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Teaching Issues

Ten Top Tips for History Exam Revision



Between February and Easter every year teachers and students gear themselves up for revision. The all-important exams are looming and everyone is under increasing pressure to succeed: students, teachers, schools. But what are the keys to success with revision?

Firstly we would stress the fact that revision is something that should happen across two years of the course (or three if school leaders are stupid enough to think that a three year KS4 is a good idea) .  Not just in the final few weeks.

Can we panic now?Teachers should build in tasks to remind students of the work they have covered and may have forgotten.  Testing of substantive knowledge is hugely important.

But we would be foolish / smug / sat in an ivory tower if we said that in the period leading up to the exams we didn’t spend time re-visiting information and helping our students get ready to succeed.

So what makes for good revision?

Essentially we break this learning down into three mains areas:

  1. Getting the information into your brain in the first place by taking a highly engaging enquiry based approach to learning.
  2. Remembering and recalling the information.
  3. Applying the information to different contexts  (ultimately exam questions)

Step 1 is simple. Teach ’em the stuff well. Use an enquiry based approach.

This is what we do day in day out in the classroom. I personally view the classwork book as a learning book. Not as something that is created for revision notes that students take home. This is different. Learning is messy and students will make mistakes.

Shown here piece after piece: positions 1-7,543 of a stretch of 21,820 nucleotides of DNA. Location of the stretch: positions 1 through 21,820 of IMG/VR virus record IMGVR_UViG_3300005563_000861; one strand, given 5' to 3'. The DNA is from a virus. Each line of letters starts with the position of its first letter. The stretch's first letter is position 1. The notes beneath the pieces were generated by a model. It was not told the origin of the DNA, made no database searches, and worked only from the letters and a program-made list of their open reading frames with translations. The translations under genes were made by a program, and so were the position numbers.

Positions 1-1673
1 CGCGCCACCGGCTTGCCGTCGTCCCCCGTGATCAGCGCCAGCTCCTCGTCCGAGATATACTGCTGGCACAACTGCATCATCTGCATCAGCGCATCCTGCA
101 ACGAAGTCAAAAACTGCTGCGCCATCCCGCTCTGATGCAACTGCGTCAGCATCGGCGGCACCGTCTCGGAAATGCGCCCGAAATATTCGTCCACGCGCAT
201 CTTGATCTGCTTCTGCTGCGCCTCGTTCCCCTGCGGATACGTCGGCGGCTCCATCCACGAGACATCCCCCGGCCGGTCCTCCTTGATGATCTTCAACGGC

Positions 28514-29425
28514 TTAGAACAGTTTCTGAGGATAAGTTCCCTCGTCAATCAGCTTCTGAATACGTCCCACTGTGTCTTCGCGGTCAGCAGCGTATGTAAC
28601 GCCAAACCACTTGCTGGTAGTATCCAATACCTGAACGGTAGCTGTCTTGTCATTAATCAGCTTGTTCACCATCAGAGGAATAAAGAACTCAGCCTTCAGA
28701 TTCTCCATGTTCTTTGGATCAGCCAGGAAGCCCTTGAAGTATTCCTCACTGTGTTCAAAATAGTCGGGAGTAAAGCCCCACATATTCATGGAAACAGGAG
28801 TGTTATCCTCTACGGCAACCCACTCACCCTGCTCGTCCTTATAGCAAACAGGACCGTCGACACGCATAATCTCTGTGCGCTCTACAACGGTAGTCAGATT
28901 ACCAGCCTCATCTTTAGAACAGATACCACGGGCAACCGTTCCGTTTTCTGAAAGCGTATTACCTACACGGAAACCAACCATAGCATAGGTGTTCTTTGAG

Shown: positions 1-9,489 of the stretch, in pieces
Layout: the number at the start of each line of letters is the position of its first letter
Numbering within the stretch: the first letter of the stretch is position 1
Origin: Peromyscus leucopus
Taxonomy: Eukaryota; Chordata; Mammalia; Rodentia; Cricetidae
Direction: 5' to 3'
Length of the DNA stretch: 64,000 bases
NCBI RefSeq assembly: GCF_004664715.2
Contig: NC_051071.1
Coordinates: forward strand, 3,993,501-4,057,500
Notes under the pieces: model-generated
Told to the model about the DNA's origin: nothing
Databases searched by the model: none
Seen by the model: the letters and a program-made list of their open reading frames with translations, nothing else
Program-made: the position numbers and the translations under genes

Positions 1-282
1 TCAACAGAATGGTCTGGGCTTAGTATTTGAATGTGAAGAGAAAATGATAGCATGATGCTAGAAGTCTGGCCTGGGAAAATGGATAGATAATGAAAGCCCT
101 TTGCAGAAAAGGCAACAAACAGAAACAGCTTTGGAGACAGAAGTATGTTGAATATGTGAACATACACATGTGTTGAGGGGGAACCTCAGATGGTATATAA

We provide our students with revision notes after they have learnt the ‘stuff’.

I am not saying that I think presentation in class books should be poor. Just that the classwork book is a learning book where students will write essays, create charts, complete links diagrams and so on.

Step 2: Remembering and recalling information.

We must remember that information needs to be re-visited. This process should be repeated. We do not advocate the rote learning of possible answers to exam questions. This just creates a problem for your kids if the question they have practiced doesn’t appear on the exam.

Students need to be able to recall the information they need, and then decide exactly what they should be doing with that information when asked.

RevisionOne problem with revision in schools and the growth of extra revision classes is  students think learning and revision is something that their teacher does to them.

This often happens when a school hasn’t created a positive learning environment. Schools should work hard to create the right attitude for learning across their institutions.

The more you can get your students to complete these revision tasks independently of the teacher, the better. I am not saying that the teacher shouldn’t be involved in setting up the activities. They should. But all revision lessons shouldn’t just involve the teacher asking the students about what they remember, then filling in the gaps when they don’t know.

Revision is quite simple – that is why ‘look, cover, write, check’ works.

We can use a number of different approaches to help students remember the information after we have taught them.

Below are fifteen ideas and three free downloads.

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About the author
Richard McFahn
Founder of History Resource Cupboard, Richard has worked for 20 years as a history teacher, subject and senior leader, Advanced Skills Teacher, local authority adviser and history ITE tutor.

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